context of the problem, state an hypothesis, design an experiment to test the hypothesis, measure the
result, conduct analysis, draw conclusions and repeat the process.

How many operators can truthfully say they follow these steps? Is now the time to extend the ‘context’
boundaries?

As outlined by Pease, “first you need a detailed flowchart of the whole process - and it must be detailed
enough to catch even apparently minor technical aspects, so you need members from all technical and
commmercial interests working on it. For example - a flowsheet of Mt Isa or Highland Valley would
have missed mineralogical variation or ore sizing if there wasn’t an obstinate metallurgist there insisting
that it was important. The facilitator of the flowsheet must make no assumptions about where the
breakthrough will come, only to demonstrate faith that someone on site will recognize and believe in it
(i.e. unfortunately, most people don’t believe in it), and, that it (the breakthrough idea) isn’t being
managed now.

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“This means 20 blind alleys for every real gain, because there will always be people who are passionately
interested in technical issues that only have a minor impact to the business (eg. the geos will talk about
the extra drilling they need, or the new ore reserves software, the miners will talk about a new mine
communication system and better mobile equipment, the metallurgists will insist they need a better
measuring instrument and the latest flotation cell). But, all of these groups get a fair hearing on these
issues with their boss, who is probably an expert in the field too, and can evaluate cost/benefit.

“So, I propose an additional filter - once you have the process flowchart, then superimpose the
management structure. If the issue raised is wholly under one manager’s control, then ignore it. Only
consider it if it falls between two managers, or in the “white space” on the organisation chart. There is
now a chance that it is a major issue that hasn’t been managed because of the organisation dynamics.
This would capture the examples at Mt Isa and HVC. This approach makes the reasonable assumption
that technical people and managers are reasonably intelligent, and can generally manage their own areas
well. If they can’t you are in trouble anyway. But, organizations traditionally have their difficulty across
groups - people naturally form themselves into teams, then they begin to worry only about their own
team’s performance, not the whole group, then they start competing against other teams .....”

Taking these comments and synthesizing with personal experience, I present Figure 2 as an example of
what this type of high level, block flow diagram might look like. This model has been based on a direct
shipping iron mine, and generalized to show the concepts. The block flow model describes the prime
functions in the process loop, while the underlying zones represent the ‘zone of ownership’ of the
processes i.e. the organization chart. Obviously, one will have drill down models with increasing detail.
What this allows is identification of key information which must cross the boundaries transparently.

In order to construct the ‘meat’ of this model, i.e. the detailed attributes which impact down-stream and
up-stream processes and decisions, a series of multidiscipline workshops must be conducted. One should
start with the known and brainstorm into the unknown. Then with the rigors of scientific methods, i.e.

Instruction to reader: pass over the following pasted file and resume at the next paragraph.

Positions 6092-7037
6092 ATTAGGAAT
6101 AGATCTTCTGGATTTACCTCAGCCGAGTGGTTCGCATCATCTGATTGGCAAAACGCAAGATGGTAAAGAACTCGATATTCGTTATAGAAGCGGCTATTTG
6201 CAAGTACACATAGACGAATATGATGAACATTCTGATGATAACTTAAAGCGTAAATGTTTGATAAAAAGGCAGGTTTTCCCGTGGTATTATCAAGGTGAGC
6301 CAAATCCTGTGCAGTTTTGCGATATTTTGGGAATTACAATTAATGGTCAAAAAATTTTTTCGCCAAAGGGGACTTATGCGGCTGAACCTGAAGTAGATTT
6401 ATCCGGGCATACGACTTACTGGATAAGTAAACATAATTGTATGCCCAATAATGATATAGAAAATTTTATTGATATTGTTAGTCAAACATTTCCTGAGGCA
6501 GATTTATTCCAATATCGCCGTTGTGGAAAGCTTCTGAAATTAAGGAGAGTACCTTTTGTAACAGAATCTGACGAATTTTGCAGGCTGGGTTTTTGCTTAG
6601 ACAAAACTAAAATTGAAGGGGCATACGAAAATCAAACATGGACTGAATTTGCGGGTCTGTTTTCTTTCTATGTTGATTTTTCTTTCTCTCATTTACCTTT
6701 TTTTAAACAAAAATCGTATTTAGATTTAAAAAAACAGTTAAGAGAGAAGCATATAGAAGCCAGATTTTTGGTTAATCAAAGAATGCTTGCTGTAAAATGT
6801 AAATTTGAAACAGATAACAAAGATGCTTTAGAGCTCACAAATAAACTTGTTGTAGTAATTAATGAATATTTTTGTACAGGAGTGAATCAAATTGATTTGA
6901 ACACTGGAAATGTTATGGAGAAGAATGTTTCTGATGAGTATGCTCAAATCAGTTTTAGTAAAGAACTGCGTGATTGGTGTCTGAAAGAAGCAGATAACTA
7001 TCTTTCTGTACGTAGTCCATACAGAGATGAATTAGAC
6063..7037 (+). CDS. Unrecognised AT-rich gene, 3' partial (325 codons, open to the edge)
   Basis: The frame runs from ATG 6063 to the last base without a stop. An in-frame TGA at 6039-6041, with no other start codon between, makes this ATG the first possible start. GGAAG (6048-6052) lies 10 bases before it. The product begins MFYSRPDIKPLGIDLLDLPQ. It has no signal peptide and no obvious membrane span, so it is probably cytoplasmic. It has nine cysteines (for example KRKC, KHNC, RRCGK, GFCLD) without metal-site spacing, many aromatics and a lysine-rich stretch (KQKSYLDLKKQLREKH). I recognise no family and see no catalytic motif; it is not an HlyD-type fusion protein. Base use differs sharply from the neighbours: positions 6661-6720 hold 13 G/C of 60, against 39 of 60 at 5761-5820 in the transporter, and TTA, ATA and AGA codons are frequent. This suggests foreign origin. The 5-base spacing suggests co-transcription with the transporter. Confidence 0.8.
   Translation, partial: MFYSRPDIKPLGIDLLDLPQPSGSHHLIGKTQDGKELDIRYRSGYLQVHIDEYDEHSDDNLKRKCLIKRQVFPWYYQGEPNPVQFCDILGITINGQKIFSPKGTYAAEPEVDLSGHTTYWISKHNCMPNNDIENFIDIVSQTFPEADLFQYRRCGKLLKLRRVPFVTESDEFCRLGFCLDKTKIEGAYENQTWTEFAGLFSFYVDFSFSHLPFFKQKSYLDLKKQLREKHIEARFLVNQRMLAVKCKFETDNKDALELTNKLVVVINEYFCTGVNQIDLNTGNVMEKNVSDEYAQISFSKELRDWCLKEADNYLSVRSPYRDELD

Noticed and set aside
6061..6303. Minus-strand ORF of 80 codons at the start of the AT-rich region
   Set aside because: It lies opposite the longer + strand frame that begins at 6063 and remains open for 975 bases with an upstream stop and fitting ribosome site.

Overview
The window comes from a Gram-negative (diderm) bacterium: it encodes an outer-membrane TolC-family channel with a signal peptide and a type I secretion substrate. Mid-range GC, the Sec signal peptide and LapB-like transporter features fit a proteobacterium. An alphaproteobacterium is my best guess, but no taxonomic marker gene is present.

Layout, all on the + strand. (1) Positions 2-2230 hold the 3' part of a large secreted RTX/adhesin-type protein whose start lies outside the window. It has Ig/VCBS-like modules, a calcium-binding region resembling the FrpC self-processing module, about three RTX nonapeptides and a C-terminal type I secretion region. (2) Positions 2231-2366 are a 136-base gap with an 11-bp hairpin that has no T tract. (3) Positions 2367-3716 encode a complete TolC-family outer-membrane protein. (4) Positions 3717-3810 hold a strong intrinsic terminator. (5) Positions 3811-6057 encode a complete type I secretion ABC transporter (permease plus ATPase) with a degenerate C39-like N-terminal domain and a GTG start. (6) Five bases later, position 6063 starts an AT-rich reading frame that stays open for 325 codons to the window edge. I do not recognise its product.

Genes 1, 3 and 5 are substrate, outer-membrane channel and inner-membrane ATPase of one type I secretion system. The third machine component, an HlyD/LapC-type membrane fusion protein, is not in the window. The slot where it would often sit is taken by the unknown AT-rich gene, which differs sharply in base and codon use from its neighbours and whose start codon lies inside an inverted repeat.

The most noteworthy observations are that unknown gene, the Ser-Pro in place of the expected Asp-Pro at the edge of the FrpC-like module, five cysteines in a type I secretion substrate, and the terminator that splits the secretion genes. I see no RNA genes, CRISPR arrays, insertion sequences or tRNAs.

data capture and analysis, changes are made and benefits derived. It is also a process where an outside
perspective can add significant value through validation, questioning and articulating the ‘obvious’ to
those too close to see it.

It is interesting to note that in most business cases the supply chain is modeled as an open-ended line. In
this case it is a closed loop with groups typically feeling the greatest separation actually being
inter-linked partners.

A dimension or layer which is missing from this model is plant maintenance and administrative support.
These elements are also critical to achieving reliably high levels of effectiveness and efficiency;
however, beyond the scope of this paper.

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Figure 2: Generalized 'Metal' Supply Chain

Recommendations

It is easy to become lost in the sea of data and information available to management these days. By
focusing on the single critical purpose of the operation – production of high quality, low cost product
– one can determine the correct information to support proactive action initiated on quality knowledge of
the physical processes.

The benefits these operators have found are significant. Experience shows that when focus is brought on
an opportunity, ways and means will be found to overcome technical challenges or current road blocks.
Building on the lessons of the operators, and acknowledging the fact that each ore body has different ore
variability characteristics, you should undertake a serious review of what is feasible for your particular
situation. There is often more capability within your operations than what first or second impressions
may indicate. Do some digging. The benefits are there.

Acknowledgments

I would like to thank Joe Pease, Adrian Dance, Hatch and numerous supporters for contributing ideas,
providing feedback and providing me the opportunity to write and present this paper.

References

DANCE, A. 1999
Personal conversations and email correspondence.

PEASE, J. D.; YOUNG, M. F.; JOHNSON, M.; CLARK, A.; AND TUCKER G. OCTOBER 11-14,
1998
Lessons from Manufacturing – Integrating Mining and Milling for a Complex Orebody. Mine to Mill
Conference, Brisbane.

PEASE, J. D. 1999

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Personal conversations and email correspondence.

SIMKUS, R.; DANCE, A. OCTOBER 11 – 14, 1998


Tracking Hardness and Size: Measuring and Monitoring ROM Ore Properties at Highland Valley
Copper. Mine to Mill Conference, Brisbane.